When the news that Bunny Wailer, born Neville O’Riley Livingston had died on Tuesday at Andrew’s Memorial Hospital in Kingston, Jamaica, the world reacted in shock.
The last member of the legendary trio The Wailers, comprising Bob Marley, Peter Tosh and Bunny Wailer himself was gone. His death marked the end of it all.
But who was Bunny Wailer?
According to the BBC, Bunny Wailer, a musician from Kingston, Jamaica was born on April 10 1947. He spent his early life in the village of Nine Miles, where he was raised by his father, Thaddeus, who had a grocery store.
He met Bob Marley as toddlers and became close friends. They went to school together at Steney Primary and Junior High School where they made their first music together.
In 1955, Marley’s father died and his mother Cedella, moved in with Bunny Wailer’s father and the two boys were raised as step-brothers. Their parents eventually had a daughter Pearl together.
The musical journey
After moving to Trenchtown in Kingston, they met Peter Tosh and formed what would be one of the biggest reggae groups called The Wailing Wailers.
Bunny Wailer told The Washingston Post that singer Joe Higgs, also known as the Godfather of Reggae lived nearby and took the boys under his wing. Under his guidance, they refined their sound, adding vocalist Junior Braithwaite and backing singers Beverly Kelso and Cherry Green before shortening their name to The Wailers.
The group achieved great success after they entered the Coxsone Dodd’s Studio One and recorded a song titled Simmer Down in 1963.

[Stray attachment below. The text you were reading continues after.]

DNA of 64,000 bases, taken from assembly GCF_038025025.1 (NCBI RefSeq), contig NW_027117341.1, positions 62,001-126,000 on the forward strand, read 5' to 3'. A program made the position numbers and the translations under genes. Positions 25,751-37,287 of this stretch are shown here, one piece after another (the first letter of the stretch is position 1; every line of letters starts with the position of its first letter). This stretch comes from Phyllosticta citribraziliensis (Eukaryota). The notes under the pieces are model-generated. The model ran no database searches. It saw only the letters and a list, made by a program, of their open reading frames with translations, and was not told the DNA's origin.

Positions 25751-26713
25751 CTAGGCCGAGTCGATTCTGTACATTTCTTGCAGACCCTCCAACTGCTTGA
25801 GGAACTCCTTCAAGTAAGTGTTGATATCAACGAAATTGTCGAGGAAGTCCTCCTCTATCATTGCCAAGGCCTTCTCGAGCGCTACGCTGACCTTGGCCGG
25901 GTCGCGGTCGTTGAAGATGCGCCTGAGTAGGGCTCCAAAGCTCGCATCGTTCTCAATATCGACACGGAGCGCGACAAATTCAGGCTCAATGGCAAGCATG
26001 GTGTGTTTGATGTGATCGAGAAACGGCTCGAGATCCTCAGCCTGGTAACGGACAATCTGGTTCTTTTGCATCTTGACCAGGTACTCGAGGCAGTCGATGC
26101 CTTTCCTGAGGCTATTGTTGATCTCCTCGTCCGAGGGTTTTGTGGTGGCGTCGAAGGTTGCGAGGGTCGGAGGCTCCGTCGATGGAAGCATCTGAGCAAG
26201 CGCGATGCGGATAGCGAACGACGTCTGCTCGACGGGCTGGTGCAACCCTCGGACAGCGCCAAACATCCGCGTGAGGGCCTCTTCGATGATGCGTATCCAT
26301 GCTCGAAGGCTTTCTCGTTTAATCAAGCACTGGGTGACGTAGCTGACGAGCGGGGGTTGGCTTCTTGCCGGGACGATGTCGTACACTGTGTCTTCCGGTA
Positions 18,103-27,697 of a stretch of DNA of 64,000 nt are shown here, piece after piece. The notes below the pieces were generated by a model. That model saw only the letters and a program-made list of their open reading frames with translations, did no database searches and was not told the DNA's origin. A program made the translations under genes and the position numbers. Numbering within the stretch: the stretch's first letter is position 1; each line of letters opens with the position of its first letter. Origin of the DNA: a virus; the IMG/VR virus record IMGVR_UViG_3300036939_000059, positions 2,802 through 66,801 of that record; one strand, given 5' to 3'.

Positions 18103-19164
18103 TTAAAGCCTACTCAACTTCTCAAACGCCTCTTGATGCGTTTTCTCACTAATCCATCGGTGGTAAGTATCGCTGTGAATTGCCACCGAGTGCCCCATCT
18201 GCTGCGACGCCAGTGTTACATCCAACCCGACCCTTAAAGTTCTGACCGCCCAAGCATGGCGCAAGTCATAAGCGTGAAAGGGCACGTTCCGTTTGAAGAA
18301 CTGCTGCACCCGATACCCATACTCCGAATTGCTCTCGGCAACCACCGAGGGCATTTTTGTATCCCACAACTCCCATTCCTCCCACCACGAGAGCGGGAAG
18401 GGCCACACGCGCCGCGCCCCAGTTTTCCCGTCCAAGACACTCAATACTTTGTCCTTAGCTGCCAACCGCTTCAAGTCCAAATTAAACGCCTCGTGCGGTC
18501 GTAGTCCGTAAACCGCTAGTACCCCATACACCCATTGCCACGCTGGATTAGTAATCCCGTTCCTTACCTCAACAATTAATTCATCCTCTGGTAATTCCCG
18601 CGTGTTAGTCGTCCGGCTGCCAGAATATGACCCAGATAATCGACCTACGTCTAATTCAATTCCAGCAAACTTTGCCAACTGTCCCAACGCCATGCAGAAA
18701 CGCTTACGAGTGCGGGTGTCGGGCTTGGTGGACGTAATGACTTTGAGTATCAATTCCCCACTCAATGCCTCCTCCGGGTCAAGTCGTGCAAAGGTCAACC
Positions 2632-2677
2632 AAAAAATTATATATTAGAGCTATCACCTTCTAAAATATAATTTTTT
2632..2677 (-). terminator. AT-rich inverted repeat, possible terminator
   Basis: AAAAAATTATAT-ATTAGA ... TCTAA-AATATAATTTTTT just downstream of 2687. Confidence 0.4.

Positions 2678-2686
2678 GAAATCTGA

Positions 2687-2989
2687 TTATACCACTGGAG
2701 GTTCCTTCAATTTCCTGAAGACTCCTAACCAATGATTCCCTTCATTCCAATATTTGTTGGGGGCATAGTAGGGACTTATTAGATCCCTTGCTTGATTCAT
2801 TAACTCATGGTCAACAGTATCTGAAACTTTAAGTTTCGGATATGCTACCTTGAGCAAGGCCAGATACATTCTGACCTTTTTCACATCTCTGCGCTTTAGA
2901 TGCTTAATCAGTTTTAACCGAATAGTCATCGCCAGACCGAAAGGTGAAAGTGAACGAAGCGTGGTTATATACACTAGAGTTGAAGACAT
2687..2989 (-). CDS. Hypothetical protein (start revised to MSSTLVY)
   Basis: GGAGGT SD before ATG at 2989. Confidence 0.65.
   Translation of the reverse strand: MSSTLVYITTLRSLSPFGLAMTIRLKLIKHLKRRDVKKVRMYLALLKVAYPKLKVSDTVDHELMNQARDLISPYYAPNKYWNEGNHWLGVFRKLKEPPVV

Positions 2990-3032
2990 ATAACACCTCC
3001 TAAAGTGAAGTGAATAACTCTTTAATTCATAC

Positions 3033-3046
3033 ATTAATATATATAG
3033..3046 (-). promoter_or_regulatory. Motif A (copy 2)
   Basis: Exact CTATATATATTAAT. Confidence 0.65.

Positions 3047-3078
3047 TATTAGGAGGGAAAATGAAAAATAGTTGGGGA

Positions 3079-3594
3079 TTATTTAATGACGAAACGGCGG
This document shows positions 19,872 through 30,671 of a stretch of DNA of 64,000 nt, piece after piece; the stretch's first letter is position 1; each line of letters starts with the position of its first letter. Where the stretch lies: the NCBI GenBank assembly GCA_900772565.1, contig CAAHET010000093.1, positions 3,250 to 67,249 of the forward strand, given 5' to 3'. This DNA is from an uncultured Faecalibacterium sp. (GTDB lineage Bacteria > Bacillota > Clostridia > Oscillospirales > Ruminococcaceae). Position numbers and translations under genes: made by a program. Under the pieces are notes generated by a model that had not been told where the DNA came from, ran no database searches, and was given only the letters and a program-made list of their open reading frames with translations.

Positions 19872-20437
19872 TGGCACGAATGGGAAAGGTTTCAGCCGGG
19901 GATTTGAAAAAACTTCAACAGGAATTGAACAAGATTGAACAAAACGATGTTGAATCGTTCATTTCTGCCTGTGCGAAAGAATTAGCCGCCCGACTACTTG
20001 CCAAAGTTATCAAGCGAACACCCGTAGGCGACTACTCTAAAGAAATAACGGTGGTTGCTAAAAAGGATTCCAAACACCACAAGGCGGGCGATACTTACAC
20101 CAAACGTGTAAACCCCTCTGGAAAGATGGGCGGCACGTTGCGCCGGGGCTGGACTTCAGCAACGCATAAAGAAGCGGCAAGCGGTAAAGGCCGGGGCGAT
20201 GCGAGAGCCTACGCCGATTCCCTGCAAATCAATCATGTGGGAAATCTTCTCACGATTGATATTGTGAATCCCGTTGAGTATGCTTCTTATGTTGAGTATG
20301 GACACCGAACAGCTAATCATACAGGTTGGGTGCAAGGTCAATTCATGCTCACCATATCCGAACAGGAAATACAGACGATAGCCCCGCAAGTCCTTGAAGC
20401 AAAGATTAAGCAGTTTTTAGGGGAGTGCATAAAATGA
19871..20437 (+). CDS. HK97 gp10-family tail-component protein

The song was an immediate hit reaching number one in Jamaica. The Wailers debut album was released in 1965 titled The Wailing Wailers.
Soon after the album was released, the band went into hiatus as Marley got married and moved to the United States of America (USA). Bunny Wailer, on the other hand, was convicted for marijuana possession and served a year in jail. Despite these challenges, they still released 28 singles between 1966 and 1970 before releasing their second album Soul Rebels.
They released other albums such as Catch a Fire and Burnin. Their last album as The Wailers brought tensions in the group as the group had been renamed Bob Marley and The Wailers following the solo success of Bob Marley.
Bunny Wailer then left the group in 1973, stating that the touring lifestyle clashed with his Rastafarian beliefs.
“Music is based on inspiration and if you are in an environment where you are up and down, here and there, that’s how your music is going to sound,” he told The Los Angeles Times in 1986.
As a solo artist, he released a solo album Blackheart Man, which included songs like Dreamland and Fighting Against Conviction, which was inspired by his stint in jail.
Over the years, he released several albums. In the 1990s, he won three Grammy awards for best reggae album.
In 2006, he told The Washington Post: “I am satisfied with knowing that I’m serving the purpose of getting reggae music to be where it’s at.”
Following his death, several reggae music lovers, fellow artists and world leaders paid their respects.
Jamaican Prime Minister tweeted: “This is a great loss for Jamaica, and for reggae music.”
Gramps Morgan of the reggae group Morgan Heritage said: “A very sad day for our reggae world. Our legendary reggae icon has passed away.”
Bunny Wailer was married to Jean Watt for over 50 years who mysteriously disappeared on May 23 last year aged 70. She has not yet been found. n